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The Scottish Parliament Building, Edinburgh, Scotland

January 31st, 2007 / / Links: Google Earth, Google Maps, Yahoo! Maps, Virtual Earth / Nearest places
 
 

The Scottish Parliament Building is the home of the Scottish Parliament at Holyrood, within the UNESCO World Heritage Site in Edinburgh. Construction on the building commenced in June 1999 and the Members of the Scottish Parliament (MSPs) held their first debate in the new building on Tuesday, 7 September 2004. The formal opening by Queen Elizabeth II took place on 9 October 2004. Enric Miralles, the Catalan architect who designed the building, died during the course of its construction.

From 1999 until the opening of the new building in 2004, committee rooms and the debating chamber of the Scottish Parliament were housed in the General Assembly Hall of the Church of Scotland located on The Mound in Edinburgh. Office and administrative accommodation in support of the Parliament were provided in buildings leased from Edinburgh City Council. The new Scottish Parliament Building brought together these different elements into one purpose built parliamentary complex, housing 129 MSPs and more than 1,000 staff and civil servants.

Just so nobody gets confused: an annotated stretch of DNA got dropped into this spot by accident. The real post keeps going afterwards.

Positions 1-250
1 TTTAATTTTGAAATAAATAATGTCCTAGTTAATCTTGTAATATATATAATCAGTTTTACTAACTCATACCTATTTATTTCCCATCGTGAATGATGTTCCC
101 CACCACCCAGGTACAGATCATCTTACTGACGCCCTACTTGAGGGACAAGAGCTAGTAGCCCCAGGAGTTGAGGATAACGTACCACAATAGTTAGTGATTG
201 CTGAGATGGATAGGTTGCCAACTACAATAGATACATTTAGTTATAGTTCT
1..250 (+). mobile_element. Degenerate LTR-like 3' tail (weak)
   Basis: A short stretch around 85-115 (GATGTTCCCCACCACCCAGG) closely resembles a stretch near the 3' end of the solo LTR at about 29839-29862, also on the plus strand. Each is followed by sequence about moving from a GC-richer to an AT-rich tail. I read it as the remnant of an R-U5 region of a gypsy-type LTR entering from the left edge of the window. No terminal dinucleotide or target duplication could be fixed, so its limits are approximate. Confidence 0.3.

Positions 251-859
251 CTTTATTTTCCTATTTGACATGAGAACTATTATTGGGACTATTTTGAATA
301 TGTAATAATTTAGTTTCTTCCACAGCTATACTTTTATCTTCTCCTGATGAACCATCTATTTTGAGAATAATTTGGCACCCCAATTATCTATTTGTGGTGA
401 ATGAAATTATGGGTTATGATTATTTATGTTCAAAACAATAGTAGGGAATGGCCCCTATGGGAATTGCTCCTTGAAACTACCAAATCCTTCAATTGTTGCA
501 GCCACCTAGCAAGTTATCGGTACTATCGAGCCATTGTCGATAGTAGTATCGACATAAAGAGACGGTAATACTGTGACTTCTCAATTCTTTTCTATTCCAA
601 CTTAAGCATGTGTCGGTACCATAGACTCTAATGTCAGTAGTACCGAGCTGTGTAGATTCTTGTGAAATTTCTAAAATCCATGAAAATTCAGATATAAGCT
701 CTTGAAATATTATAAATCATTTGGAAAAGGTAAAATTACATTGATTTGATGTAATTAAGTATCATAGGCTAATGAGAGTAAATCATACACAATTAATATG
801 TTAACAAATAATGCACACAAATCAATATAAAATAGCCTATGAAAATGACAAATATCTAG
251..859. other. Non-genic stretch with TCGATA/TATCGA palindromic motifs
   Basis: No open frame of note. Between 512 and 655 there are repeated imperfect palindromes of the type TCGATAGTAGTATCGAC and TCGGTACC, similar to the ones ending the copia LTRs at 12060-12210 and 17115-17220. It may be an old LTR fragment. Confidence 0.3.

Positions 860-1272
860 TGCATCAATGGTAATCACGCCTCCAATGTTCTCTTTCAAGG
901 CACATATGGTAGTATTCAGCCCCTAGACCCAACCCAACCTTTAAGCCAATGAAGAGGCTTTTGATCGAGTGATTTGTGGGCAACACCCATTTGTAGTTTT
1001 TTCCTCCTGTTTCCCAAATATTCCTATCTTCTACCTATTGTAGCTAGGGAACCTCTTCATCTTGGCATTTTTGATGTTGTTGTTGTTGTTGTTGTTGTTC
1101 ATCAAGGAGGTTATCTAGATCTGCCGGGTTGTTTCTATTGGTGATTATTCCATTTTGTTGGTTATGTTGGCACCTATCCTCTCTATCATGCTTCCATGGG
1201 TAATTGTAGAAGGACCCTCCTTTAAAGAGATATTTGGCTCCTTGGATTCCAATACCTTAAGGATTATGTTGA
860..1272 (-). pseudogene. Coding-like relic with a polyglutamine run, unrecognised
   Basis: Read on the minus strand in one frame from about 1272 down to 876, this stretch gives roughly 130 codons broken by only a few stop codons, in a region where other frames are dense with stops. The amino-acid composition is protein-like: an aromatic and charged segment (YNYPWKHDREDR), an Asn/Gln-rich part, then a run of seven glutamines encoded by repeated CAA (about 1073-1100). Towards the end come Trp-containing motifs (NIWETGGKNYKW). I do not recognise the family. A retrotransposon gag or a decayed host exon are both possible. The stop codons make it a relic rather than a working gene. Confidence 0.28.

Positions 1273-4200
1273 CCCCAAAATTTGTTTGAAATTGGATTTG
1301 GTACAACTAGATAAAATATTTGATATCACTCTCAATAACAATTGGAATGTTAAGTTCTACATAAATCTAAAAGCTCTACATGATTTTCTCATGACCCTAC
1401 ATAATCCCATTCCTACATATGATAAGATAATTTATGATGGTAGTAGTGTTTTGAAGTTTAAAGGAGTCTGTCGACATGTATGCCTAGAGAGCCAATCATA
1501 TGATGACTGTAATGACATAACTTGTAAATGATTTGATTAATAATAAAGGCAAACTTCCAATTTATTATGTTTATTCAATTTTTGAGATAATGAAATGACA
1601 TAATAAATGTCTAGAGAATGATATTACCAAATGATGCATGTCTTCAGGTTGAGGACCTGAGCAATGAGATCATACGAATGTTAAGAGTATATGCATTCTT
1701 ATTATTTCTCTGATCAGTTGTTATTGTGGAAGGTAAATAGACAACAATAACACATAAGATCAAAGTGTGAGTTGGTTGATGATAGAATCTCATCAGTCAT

From the outset, the building and its construction have proven to be highly controversial. The choices of location, architect, design and construction company were all criticised by politicians, the media and the Scottish public. Scheduled to open in 2001,, it did so in 2004, more than three years late with an estimated final cost of £431m, substantially higher than initial costings of between £10m and £40m. A major public inquiry into the handling of the construction, chaired by the former Lord Advocate, Peter Fraser, was established in 2003. The inquiry concluded in September 2004 and criticised the management of the whole project from the realisation of cost increases down to the way in which major design changes were implemented. Despite these criticisms and a mixed public reaction, the building was welcomed by architectural academics and critics. The building conceives a poetic union between the Scottish landscape, its people, its culture and the city of Edinburgh. This approach won the parliament numerous awards including the 2005 Stirling Prize and has been described as "a tour de force of arts and crafts and quality without parallel in the last 100 years of British architecture".

[Source: Wikipedia]

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